A baby who defied all odds after she was born weighing just 1lb 15oz will celebrate her first birthday and will spend Father’s Day outside hospital with her proud dad.
Sophie O’Kane was born premature at 25 weeks and was so fragile that her heartbroken parents were not even able to touch or hold her.
The situation was so dire that her father, Michael, 34, was convinced she would die despite the best efforts of intensive care staff.
But now the little tot has defied the odds to celebrate her first birthday and will spend Father’s Day outside hospital with her dad, mum Ali and brother Finn.
Michael, an optician from Edinburgh, told of the gruelling journey his family had been through since last year.
He said: “I was testing a child’s eyes the day my life was turned upside down.
“A colleague came to the door and asked for a private word – I assumed he wanted advice on a difficult ophthalmic condition so I was shocked to be told there was a family emergency.
“My wife Ali, then 24 weeks pregnant, was bleeding and needed to go to hospital urgently.
“The message started to sink in as I rushed home to collect my wife and take her to the hospital for scans – we were both terrified as we knew the implications.”
“After some time in hospital Ali was allowed home. But we remained worried.
“A few days later I got a call from Ali who was in a panic – she was crying and told me her waters had broken. I was shopping but just dropped my basket and ran to the car.
“The hospital staff were amazing. Because of the intensity of the situation and risks involved with having such a premature baby, they put Ali in a separate room so I could be with her. We talked, cried and hugged.”
“At 7.06am on June 12 our daughter Sophie Alison O’Kane was born – looking tiny but perfect at just 1lb 15oz.
“Because she needed help to breathe we weren’t able to cuddle or even touch her.
“She was placed in a special plastic bag to insulate her, because the fat within the skin hadn’t yet formed and she would have lost too much heat to survive.”
Sophie was then taken to the neonatal ward to be looked after by specialists and was put on a ventilator.
Medicine was administered directly into her umbilical cord via intravenous lines and she was fed via a method called TPN (Total Parenteral Nutrition).
Sophie remained in neonatal intensive care for just over seven weeks, then a high-dependency unit for four weeks, followed by the special care unit for two weeks.
Because Sophie was born before her lungs had formed properly she needed special medicines to allow the tissues to absorb oxygen and needed to be ventilated.
It caused scarring of her lungs, ultimately causing chronic lung disease.
Sophie wasn’t absorbing enough oxygen for her needs, so doctors raised the concentration of oxygen she was receiving and she needed a few blood transfusions.
Michael added: “Sophie is now almost a year old. She came home on oxygen but at present doesn’t require it, which we’re delighted with.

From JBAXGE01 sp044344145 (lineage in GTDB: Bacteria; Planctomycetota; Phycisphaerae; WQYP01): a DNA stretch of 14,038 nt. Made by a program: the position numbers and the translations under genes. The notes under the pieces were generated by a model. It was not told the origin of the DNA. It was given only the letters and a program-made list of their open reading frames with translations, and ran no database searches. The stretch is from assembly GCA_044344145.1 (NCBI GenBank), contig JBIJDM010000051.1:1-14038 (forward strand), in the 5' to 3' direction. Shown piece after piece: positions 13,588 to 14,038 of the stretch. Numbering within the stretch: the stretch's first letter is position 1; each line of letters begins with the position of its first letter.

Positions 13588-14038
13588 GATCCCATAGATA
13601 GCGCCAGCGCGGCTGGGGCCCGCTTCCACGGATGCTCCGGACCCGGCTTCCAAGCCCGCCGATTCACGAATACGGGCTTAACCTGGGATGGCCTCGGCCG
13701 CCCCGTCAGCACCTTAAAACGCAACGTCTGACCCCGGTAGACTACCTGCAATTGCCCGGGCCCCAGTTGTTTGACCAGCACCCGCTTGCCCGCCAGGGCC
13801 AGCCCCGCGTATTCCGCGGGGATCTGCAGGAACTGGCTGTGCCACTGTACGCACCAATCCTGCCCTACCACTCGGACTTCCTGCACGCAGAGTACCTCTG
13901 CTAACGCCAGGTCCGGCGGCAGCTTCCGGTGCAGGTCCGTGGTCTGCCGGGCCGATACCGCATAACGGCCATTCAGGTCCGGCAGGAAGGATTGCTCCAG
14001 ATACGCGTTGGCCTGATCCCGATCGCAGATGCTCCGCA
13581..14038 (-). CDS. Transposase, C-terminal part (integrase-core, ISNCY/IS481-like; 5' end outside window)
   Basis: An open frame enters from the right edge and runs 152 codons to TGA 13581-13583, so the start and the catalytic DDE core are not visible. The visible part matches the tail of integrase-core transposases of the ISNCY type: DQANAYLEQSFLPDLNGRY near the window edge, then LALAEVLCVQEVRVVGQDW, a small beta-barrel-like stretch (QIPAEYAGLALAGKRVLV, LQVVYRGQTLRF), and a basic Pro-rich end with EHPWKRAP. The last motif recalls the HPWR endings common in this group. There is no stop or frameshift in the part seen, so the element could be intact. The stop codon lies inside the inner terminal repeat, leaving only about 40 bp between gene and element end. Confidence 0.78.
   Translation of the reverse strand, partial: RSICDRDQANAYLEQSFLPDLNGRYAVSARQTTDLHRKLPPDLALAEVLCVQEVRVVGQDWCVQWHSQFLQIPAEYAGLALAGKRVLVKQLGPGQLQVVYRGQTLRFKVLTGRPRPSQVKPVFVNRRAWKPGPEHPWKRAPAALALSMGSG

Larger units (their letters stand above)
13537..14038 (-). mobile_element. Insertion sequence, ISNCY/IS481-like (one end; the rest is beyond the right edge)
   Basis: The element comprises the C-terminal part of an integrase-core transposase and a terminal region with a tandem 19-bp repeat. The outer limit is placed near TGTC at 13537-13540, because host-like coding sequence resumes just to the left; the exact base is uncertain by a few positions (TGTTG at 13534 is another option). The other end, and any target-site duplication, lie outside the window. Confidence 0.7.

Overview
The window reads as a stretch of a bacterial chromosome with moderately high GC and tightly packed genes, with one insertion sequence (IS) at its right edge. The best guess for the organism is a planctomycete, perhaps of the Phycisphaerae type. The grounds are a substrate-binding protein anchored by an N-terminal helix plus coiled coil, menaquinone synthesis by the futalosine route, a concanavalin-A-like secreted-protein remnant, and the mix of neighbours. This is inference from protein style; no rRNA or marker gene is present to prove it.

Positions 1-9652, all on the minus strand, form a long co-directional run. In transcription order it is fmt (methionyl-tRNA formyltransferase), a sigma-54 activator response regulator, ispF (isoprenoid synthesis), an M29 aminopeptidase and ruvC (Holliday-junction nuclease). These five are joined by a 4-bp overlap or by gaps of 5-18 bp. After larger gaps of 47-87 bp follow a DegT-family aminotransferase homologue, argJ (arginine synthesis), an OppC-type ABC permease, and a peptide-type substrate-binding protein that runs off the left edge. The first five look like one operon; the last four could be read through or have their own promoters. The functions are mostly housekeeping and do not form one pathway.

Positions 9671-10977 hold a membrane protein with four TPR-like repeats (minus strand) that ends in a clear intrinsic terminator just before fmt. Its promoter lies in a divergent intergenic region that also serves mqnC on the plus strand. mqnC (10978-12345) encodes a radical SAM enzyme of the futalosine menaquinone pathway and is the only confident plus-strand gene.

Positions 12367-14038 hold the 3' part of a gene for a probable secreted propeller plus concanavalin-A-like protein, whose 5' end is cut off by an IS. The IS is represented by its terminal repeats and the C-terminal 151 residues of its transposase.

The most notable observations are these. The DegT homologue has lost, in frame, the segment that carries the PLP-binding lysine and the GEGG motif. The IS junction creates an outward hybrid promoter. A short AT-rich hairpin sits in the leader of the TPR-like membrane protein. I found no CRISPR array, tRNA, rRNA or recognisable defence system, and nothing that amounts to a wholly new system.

“She is smiling and cooing and seems to be developing well. She will have regular reviews at the developmental clinic over the next two years to make sure her development stays on track.”
Michael hasn’t forgotten the role charity Simpsons Special Care Babies played in his daughter’s recovery.
And now he and his work colleagues from Specsavers have vowed to give £3,800 from the firm’s charity fund to pay for a Vapotherm as a way of saying thanks.
An identical machine at the Simpsons Intensive Care Unit at Edinburgh Royal Infirmary played a vital role in Sophie’s amazing recovery.
Michael said: “Simpsons Special Care Babies is a fantastic charity which is on our doorstep and I can personally vouch for the incredible work it carries out.
“We sometimes take the NHS for granted but I have to say the debt of gratitude you feel is massive when someone takes such good care of you in an impossible, overwhelming situation.
“Staff took my infant daughter, who I was sure would die, and counselled my wife and I, guided us, befriended us and rescued our child.
“I will always be grateful to the neonatal unit and its staff and see them as the sole reason we are able to say we have a daughter.”
Simpsons Special Care Babies was set up in the 1980s by parents and friends who had babies in the Simpsons Intensive Care Unit, and remains volunteer-run.
The charity is dedicated to supporting the care of premature or sick newborn babies and their parents within the ERI.
Simpsons secretary Gill Mitchell said: “We were overwhelmed when Michael got in touch.
“This charity relies on donations and is run by a team of people who value the incredible work of the unit’s staff, who give help and hope to families.
“It’s great to hear this kind of praise for the unit and we extend our thanks to Specsavers for this thoughtful and generous contribution.”